Living in an Immaterial World

A few weeks ago, Amazon.com did something that rocked the whole system of private property. And all most of us did about it was kvetch. We saw it as a mere inconvenience. You buy a copy of 1984 for your Kindle, and some days later, you log back on and discover 1984 isn’t there. Since then, Amazon has explained, and apologized, and most recently cleared up the legalities between Amazon and George Orwell’s estate or whatever owns the rights to 1984, and most of those who bought it have had it restored. Most of us regard it as a mere pothole on the road of life. It’s patched now, all’s well that ends well and so on.

Given that most people buy books before reading them, rather than after, can we then conclude that those inconvenienced bibliophiles are only now reading 1984 for the first time, and only now realizing that Orwell pretty much predicted what has happened to his book? George Winston, after all, was in the business of making, and remaking, history, in the most basic sense, de-happening events that had now become inconvenient for Big Brother’s current ideology. Those of us who read the book before Amazon put it onto Kindle™, or at least some of us, are bloody spooked. Anybody who can make a book disappear from your library without any kind of notice, much less permission, can just as easily change the content of the book so that (for instance) Big Brother turns out to be the hero, and poor George Winston is just a pathetic dupe. Or rewrite the history of the Civil War to make slavery a noble cause. Or rewrite the JFK assassination to make Lee Harvey Oswald a Wahhabi Muslim and Marina Oswald a femiNazi.

How do you know that when you Google™ a news story from 2005, you won’t see George W. Bush filling sandbags and pitching in to reinforce the levees in New Orleans? Or Silvio Berlusconi inventing a new and vastly improved version of linguini bolognese? Or Governor Sanford entering a monastery?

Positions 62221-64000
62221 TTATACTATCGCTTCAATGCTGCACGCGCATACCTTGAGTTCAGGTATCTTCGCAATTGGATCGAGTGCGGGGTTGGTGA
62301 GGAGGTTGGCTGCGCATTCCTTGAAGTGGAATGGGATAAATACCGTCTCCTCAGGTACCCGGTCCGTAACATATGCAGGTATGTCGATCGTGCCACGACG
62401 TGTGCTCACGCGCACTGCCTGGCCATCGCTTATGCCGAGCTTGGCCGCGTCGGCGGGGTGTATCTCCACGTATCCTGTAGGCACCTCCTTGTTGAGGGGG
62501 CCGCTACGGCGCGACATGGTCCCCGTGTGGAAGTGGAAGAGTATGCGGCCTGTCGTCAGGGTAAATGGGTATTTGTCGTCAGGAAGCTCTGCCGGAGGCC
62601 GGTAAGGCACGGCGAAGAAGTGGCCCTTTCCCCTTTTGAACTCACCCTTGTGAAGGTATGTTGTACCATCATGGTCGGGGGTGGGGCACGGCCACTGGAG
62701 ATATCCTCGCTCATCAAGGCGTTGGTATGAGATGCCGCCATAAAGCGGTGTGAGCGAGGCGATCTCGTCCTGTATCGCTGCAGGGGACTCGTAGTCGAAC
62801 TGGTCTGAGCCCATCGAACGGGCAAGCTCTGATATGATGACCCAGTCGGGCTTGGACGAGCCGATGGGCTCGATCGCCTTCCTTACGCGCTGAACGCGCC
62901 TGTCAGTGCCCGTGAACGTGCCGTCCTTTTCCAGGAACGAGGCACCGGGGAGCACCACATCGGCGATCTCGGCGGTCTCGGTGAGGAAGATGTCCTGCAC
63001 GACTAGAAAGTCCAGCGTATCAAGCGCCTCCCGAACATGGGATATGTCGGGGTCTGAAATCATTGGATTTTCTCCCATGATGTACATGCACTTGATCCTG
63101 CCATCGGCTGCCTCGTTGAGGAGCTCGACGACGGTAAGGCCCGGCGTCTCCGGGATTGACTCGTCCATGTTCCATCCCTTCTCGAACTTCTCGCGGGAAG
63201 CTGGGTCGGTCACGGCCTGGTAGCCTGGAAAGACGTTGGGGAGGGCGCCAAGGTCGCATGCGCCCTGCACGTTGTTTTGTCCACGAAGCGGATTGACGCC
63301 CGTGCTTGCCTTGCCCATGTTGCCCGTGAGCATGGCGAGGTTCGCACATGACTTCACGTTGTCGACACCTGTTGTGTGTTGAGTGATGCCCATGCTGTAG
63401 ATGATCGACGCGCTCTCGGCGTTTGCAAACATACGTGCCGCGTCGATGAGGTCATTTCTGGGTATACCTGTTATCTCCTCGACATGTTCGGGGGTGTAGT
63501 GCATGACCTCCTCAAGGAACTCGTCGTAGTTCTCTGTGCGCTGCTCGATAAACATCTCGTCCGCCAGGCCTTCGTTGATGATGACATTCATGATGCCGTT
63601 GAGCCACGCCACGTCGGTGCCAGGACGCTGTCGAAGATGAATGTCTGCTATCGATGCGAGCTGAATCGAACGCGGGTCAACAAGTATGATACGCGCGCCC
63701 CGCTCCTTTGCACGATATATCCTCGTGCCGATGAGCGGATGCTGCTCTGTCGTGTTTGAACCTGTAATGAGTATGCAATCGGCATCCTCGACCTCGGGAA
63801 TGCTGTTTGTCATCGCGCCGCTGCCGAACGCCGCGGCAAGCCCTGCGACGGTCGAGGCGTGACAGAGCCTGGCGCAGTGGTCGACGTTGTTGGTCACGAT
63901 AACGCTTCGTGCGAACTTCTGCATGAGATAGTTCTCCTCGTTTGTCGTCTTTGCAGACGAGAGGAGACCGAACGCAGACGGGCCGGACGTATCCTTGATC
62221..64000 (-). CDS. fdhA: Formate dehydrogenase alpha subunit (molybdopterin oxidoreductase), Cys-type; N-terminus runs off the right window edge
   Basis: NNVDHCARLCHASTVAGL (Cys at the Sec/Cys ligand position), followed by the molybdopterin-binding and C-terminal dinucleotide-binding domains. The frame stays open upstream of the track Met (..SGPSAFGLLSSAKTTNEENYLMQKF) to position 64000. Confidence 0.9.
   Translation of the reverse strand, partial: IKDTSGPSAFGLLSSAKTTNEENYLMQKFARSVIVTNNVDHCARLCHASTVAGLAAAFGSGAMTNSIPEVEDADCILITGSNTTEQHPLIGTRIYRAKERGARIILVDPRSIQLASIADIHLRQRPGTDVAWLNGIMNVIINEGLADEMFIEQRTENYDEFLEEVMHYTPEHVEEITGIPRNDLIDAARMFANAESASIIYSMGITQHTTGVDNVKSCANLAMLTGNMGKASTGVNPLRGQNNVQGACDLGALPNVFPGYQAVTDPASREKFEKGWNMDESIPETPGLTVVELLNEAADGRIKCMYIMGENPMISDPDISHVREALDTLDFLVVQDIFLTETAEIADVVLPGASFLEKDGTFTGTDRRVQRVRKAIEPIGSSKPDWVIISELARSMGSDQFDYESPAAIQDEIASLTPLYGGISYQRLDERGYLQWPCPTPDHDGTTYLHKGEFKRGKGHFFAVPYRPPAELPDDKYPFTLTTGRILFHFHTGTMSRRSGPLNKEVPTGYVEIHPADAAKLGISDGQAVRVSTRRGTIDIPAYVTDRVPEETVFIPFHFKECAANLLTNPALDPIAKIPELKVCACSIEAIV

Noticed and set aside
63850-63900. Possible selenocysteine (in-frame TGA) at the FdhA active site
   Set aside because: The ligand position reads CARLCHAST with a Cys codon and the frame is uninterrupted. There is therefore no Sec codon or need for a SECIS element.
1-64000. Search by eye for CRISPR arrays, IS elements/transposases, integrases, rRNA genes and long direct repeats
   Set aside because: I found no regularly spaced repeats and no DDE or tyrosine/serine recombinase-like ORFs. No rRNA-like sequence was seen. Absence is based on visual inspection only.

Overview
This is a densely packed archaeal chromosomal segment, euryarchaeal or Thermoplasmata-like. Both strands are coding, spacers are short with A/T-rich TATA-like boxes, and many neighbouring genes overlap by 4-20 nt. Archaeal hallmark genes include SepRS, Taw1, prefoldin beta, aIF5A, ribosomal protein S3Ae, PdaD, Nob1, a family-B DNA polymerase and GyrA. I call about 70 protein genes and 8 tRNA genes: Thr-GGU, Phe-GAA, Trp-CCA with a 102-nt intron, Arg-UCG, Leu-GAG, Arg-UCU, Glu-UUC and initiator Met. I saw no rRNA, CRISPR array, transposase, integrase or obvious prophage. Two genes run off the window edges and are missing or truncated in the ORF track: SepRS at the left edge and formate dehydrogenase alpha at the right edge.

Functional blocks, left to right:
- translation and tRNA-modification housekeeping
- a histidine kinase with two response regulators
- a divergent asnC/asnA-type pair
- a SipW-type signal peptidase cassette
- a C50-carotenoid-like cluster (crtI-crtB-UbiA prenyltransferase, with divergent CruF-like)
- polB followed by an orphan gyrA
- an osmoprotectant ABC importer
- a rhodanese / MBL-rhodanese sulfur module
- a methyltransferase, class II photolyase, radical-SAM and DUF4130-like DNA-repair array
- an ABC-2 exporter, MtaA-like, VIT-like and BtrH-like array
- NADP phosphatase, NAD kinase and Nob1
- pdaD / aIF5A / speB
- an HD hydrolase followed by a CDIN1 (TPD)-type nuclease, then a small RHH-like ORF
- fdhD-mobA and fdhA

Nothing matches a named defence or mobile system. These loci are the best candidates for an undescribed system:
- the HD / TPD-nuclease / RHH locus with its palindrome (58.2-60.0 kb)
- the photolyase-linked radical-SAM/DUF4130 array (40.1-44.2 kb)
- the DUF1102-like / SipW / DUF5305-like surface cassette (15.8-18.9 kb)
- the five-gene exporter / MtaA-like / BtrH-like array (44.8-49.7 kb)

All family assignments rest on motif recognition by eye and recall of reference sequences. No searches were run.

Back in “the Sixties,” when Mr. Wired and I were active in all kinds of countercultural religion and politics, I took to clipping the papers regularly, to preserve stuff that I felt the next generation would never believe if I couldn’t produce it. (In the Talmud, BTW, you run across all sorts of weird stories to which the Rabbis themselves add a little note: “If it were not written, it would be impossible to believe this.”) I filled up most of a 4-drawer filing cabinet with high-acid-content paper (that was the flaw in my reasoning), which I only recently went through and mostly discarded, since it has mostly turned into stiff yellow snowflakes of indecipherable memory and I needed the drawer space for client files. Now, like most other people, I am at the mercy of the Mass Media and what little paper documentation the librarians have managed to preserve.

The Buddhists (with whom I have been hanging out occasionally of late) would not be seriously distressed by these developments. Nor would a client of mine from thirty-odd years ago who was trying to get discharged from the Navy as a conscientious objector because, while on maneuvers in Hawaii, he sat on a beach for an evening and became Enlightened. My usual approach to these cases is to refer the client to a psychiatrist who firmly believes military service is bad for most people’s mental health, especially that of people who think killing people is wrong, and encourage Uncle Sam to discharge the client for reasons of emotional stability. It’s usually faster and cheaper than using the official regulations for Conscientious Objector discharge. This client objected to the tactic. He wasn’t crazy, he explained. The Navy was crazy. They still believed in the reality of the material universe. The real universe is an eternally-flowing mesh of causes and consequences, assumptions and reactions.